Growth Rate Analysis

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Growth Rate Analysis

Businesses see growth as a good thing. The more and the faster a business can growth the better. Right? Not necessarily. Businesses have to grow at a sustainable rate. In order for a business to grow and not run into problems with financing, it has to grow at a sustainable growth rate. Why? Businesses have to be able to finance their growth with either debt or equity financing. If they do not have enough financing, but they have runaway growth, may find it difficult to get financing to sustain that growth. On the other hand, a business that grows too slowly will stagnate

Sustainable Growth Rate

Sustainable growth is the maximum growth rate in a company’s earnings it can achieve without altering its capital structure. Sustainable growth can be estimated as the product of the return on equity and retained earnings.

Sustainable growth = Return on equity x Retention rate

The return on equity is calculated as the ratio of net income to book value of equity.

The retention rate is the percentage of earnings retained by the company – that is, not paid out in the form of dividends. In other words, the retention rate is the complement of the dividend payout ratio (DPO). This growth rate is assumed to be sustainable because the company is growing from internally generated funds – that is, retained earnings. Representing sustainable growth as g*, this formula becomes.

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Intrinsic P/E Ratio

There are many ways to value a company or to find its intrinsic value, ranging from dividend discount model to free cash flow to residual value method to P/E value. One new method to value a company is franchise value method.

Given the uncertainty of the company’s forecasted cash flows, a key determinant of value is the growth rate in cash flows. The growth rate depends on relevant country GDP growth rates, the industry growth rates and the company’s sustainable competitive advantage within the industry. Regardless of the valuation model used, some analysis of the growth rate input is useful. Using the dividend discount model as representative model Leibowitz and Kogleman developed the Franchise value method where the Intrinsic P/E is computed as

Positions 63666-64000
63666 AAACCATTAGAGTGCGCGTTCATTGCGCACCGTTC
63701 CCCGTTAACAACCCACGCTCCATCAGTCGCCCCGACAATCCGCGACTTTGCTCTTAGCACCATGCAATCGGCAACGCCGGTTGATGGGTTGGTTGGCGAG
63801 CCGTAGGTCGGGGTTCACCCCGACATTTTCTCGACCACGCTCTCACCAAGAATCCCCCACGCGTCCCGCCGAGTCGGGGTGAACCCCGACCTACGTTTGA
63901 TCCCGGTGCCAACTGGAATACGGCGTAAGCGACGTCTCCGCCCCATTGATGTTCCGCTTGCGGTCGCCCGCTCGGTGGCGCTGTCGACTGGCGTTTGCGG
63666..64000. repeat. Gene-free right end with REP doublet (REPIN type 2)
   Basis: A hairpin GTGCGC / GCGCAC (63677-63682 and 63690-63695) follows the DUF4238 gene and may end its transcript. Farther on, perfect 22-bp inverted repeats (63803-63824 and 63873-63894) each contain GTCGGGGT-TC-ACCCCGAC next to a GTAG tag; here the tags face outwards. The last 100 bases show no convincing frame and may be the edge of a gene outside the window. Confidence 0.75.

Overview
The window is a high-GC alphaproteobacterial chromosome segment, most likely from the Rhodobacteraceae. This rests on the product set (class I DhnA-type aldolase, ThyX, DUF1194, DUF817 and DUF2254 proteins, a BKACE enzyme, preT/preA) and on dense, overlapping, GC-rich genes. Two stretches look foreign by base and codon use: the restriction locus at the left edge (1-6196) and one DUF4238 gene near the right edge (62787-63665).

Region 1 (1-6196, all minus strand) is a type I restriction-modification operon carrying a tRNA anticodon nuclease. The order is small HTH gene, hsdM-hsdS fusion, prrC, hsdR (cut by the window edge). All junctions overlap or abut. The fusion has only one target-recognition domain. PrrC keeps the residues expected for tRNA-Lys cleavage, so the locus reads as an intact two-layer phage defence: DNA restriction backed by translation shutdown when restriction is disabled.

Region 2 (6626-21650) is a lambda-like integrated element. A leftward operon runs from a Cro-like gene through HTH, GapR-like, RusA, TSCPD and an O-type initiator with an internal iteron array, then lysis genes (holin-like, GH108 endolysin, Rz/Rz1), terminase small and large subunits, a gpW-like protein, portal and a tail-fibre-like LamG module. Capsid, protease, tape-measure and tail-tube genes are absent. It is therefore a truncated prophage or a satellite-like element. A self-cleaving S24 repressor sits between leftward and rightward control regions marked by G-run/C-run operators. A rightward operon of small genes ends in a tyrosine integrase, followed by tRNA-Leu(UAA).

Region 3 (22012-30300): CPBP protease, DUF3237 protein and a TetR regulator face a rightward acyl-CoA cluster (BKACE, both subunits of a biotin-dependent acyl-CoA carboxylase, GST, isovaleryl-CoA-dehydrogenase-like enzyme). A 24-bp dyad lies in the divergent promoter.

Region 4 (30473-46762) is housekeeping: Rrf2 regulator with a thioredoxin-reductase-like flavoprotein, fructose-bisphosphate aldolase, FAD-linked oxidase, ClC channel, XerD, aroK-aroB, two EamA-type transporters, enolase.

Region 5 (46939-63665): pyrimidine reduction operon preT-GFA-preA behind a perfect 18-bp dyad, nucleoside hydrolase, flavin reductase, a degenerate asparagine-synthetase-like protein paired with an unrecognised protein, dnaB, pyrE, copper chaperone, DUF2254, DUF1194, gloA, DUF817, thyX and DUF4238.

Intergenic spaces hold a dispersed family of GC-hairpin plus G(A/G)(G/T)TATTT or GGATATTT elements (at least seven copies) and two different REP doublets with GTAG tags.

Intrinsic P/E= Tangible P/E + Franchise P/E


Tangible P/E: no growth or zero earnings retention P/E value of existing business

Franchise P/E: value derived from prospective new investments.

The franchise value approach focuses on the intrinsic P/E rather than on intrinsic value Po. In the franchise value method the franchise P/E is further broken down into franchise factor and growth factor. The growth factor captures the present value of the opportunities for productive new investments, and the franchise factor capture the return levels associated with those new investments.

Intrinsic P/E= Tangible P/E + Franchise P/E

Intrinsic P/E= 1/r + (FF x G)

Here tangible,

 P/E = 1/r (where, r= required rate of return)

Franchise P/E = FF x G where- FF= (ROE-r)/(ROE x r)

ROE= return on equity and

G= g/r-g (g=sustainable growth rate)


Po/E (intrinsic P/E) = (1/r) + (ROE-r/ROE x r) (g/r-g)

The growth factor is the ratio of the present value of future increases in the book value (BV) of equity to the current BV of equity. Because the present value of the BV increments is to be given as a ratio to the most recent BV the growth factor is then given as g/(r-g). The franchise factor stems from the fact that a firm has a competitive advantage allowing it to generate a rate of return (ROE) greater than required rate of return (r). The growth rate G will be high if the firm can sustain a growth rate that is high relative to (r).

Consider a consumer durable firm with some attractive new products with large commercial interest. Its ROE will be high relative to the rate of return required by investors for consumer durable stocks. Hence it is has a large positive Franchise factor FF. If it continues to make productive new investments (G) positive such a firm can continue to generate a return on equity well above the rate of return required by the stock market and thus it has a large franchise value and thus a higher P/E.

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